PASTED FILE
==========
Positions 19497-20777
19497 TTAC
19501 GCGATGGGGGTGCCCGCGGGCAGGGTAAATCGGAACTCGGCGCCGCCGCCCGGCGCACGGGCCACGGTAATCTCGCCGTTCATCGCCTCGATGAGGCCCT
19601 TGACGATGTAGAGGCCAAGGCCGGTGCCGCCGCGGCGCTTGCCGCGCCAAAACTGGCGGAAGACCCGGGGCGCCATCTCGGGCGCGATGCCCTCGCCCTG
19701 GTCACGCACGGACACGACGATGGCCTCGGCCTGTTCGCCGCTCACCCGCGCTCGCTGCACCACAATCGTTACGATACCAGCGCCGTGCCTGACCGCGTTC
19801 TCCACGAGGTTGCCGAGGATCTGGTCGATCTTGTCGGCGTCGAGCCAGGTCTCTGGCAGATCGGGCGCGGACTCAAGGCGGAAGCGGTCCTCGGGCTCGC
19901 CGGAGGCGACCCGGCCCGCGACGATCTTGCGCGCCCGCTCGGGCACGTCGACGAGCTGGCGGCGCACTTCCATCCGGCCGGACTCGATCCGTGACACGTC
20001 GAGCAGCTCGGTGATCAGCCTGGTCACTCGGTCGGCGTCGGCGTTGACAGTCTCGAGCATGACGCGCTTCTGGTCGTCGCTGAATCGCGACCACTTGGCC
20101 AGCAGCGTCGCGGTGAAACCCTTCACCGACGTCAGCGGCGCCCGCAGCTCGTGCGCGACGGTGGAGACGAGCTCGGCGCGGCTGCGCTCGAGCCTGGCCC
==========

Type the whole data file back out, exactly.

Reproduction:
Positions 19497-20777
19497 TTAC
19501 GCGATGGGGGTGCCCGCGGGCAGGGTAAATCGGAACTCGGCGCCGCCGCCCGGCGCACGGGCCACGGTAATCTCGCCGTTCATCGCCTCGATGAGGCCCT
19601 TGACGATGTAGAGGCCAAGGCCGGTGCCGCCGCGGCGCTTGCCGCGCCAAAACTGGCGGAAGACCCGGGGCGCCATCTCGGGCGCGATGCCCTCGCCCTG
19701 GTCACGCACGGACACGACGATGGCCTCGGCCTGTTCGCCGCTCACCCGCGCTCGCTGCACCACAATCGTTACGATACCAGCGCCGTGCCTGACCGCGTTC
19801 TCCACGAGGTTGCCGAGGATCTGGTCGATCTTGTCGGCGTCGAGCCAGGTCTCTGGCAGATCGGGCGCGGACTCAAGGCGGAAGCGGTCCTCGGGCTCGC
19901 CGGAGGCGACCCGGCCCGCGACGATCTTGCGCGCCCGCTCGGGCACGTCGACGAGCTGGCGGCGCACTTCCATCCGGCCGGACTCGATCCGTGACACGTC
20001 GAGCAGCTCGGTGATCAGCCTGGTCACTCGGTCGGCGTCGGCGTTGACAGTCTCGAGCATGACGCGCTTCTGGTCGTCGCTGAATCGCGACCACTTGGCC
20101 AGCAGCGTCGCGGTGAAACCCTTCACCGACGTCAGCGGCGCCCGCAGCTCGTGCGCGACGGTGGAGACGAGCTCGGCGCGGCTGCGCTCGAGCCTGGCCC